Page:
I volunteered for the decorating without much persuasion. This seemed like the perfect reason to finally knit Norah Gaughan's stellated dodecahedron. After all, her father, Jack Gaughan, illustrated science fiction books and magazines. So now my version of her design top of Transreal Fiction's Christmas tree. (Want to make one too? the pattern is here and it's free www.berroco.com/patterns/celestine).
So much for the tree topper but what about the rest? Well, having started with a mathematical idea I figured I could crochet and knit lots more in the sparkly yarns sitting in my stash for just such a project. Hyperbolic pseudospheres have been used as baubles since mathematicians started crocheting them so I made some of those. Strips of hyperbolic surfaces make lovely garlands - a couple of those were made. Mobius bands are a perennial favourite and so I crocheted a few small ones. I also found a couple of patterns using modular knitting to make stars by tiling parallelograms and made a whole bunch of them. The most comprehensive web page mathematical knitting information is maintained by sarah-marie belcastro on her Torioidal Snark site.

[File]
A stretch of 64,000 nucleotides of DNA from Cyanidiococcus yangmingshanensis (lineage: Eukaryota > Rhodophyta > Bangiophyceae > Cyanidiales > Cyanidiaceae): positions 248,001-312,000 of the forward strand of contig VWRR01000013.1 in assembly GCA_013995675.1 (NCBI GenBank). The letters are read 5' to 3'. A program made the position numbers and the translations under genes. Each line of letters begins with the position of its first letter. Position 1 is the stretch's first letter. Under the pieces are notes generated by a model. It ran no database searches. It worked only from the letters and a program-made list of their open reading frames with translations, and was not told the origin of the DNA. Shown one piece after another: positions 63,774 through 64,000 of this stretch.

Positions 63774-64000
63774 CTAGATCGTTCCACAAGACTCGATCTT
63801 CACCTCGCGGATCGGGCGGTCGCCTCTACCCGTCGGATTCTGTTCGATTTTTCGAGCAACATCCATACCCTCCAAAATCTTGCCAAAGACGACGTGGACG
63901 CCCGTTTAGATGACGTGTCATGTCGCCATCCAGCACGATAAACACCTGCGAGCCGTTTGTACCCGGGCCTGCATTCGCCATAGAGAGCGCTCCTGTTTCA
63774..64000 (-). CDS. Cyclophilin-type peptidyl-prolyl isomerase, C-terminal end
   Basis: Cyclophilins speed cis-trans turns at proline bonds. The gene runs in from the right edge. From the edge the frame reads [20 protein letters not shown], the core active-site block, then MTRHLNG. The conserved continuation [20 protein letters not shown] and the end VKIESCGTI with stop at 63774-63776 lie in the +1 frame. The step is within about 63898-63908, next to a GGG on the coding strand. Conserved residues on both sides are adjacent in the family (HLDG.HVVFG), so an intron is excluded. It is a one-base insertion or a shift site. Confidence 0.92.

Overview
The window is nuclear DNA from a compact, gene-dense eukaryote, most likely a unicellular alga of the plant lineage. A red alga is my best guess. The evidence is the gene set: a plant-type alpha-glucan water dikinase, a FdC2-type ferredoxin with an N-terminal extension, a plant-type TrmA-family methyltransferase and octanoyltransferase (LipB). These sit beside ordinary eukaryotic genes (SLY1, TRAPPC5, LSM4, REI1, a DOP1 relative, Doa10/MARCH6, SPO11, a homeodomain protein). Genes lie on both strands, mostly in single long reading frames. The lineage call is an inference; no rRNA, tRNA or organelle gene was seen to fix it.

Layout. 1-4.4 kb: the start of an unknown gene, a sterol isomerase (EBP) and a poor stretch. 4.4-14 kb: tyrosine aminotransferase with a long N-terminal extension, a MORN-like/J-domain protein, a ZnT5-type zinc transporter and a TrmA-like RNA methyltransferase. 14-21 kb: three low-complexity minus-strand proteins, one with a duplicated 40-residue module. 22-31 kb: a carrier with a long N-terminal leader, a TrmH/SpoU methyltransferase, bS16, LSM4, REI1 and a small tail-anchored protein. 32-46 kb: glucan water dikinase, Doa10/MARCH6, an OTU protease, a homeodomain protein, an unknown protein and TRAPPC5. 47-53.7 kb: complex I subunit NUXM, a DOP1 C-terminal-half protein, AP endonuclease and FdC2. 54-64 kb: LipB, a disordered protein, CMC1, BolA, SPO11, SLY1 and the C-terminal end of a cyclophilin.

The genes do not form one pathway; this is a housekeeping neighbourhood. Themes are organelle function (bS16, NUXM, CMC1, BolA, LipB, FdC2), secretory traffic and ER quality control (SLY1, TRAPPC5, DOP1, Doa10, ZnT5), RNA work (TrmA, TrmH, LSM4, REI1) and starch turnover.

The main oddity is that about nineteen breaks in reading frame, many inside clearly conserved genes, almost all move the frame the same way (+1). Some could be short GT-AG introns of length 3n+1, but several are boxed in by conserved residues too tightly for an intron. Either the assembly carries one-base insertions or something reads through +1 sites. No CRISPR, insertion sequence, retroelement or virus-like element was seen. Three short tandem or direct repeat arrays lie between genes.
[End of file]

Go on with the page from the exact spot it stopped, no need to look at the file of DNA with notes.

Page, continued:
So far so straight forward. I went hunting something a bit more obscure and I found the Seifert surface patterns by Hugh Griffiths. Hugh helped me design a large scale hyperbolic knit when he was a PhD student in Edinburgh a few years ago. It was exhibited in Transreal Fiction's previous shop. So a Seifert surface was duly knitted. This one is related to the trefoil knot but there are are others for other knots. You can find out more about the maths and get Hugh's pattern here.
Once I assembled all the sparkly knitting I realised my subconscious had added another layer of maths to the project for I had made:
The quantities turned out to be the Fibonacci sequence! I'm thinking of adding 13 little knitted knots and maybe 21 other things if time allows between now and Christmas. Pop in to Transreal Fiction at 46 Candlemaker Row and see how I've got on...